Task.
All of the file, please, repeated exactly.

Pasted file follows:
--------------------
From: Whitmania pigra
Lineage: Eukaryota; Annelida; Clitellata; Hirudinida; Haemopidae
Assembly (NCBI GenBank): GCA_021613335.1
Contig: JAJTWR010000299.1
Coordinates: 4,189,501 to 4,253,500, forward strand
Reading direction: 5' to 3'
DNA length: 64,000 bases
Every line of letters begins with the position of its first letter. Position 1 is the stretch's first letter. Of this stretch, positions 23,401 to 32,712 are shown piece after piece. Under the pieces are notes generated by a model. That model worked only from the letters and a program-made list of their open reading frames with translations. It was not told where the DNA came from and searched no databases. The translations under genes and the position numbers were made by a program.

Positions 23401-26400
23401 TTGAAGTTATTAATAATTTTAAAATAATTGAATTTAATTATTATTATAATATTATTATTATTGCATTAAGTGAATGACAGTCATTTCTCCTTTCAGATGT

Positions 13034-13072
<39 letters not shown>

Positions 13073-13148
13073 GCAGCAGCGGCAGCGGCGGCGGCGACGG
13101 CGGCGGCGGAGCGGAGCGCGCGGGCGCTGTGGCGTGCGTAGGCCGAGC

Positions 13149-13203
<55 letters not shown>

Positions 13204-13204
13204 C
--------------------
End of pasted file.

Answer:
From: Whitmania pigra
Lineage: Eukaryota; Annelida; Clitellata; Hirudinida; Haemopidae
Assembly (NCBI GenBank): GCA_021613335.1
Contig: JAJTWR010000299.1
Coordinates: 4,189,501 to 4,253,500, forward strand
Reading direction: 5' to 3'
DNA length: 64,000 bases
Every line of letters begins with the position of its first letter. Position 1 is the stretch's first letter. Of this stretch, positions 23,401 to 32,712 are shown piece after piece. Under the pieces are notes generated by a model. That model worked only from the letters and a program-made list of their open reading frames with translations. It was not told where the DNA came from and searched no databases. The translations under genes and the position numbers were made by a program.

Positions 23401-26400
23401 TTGAAGTTATTAATAATTTTAAAATAATTGAATTTAATTATTATTATAATATTATTATTATTGCATTAAGTGAATGACAGTCATTTCTCCTTTCAGATGT

Positions 13034-13072
<39 letters not shown>

Positions 13073-13148
13073 GCAGCAGCGGCAGCGGCGGCGGCGACGG
13101 CGGCGGCGGAGCGGAGCGCGCGGGCGCTGTGGCGTGCGTAGGCCGAGC

Positions 13149-13203
<55 letters not shown>

Positions 13204-13204
13204 C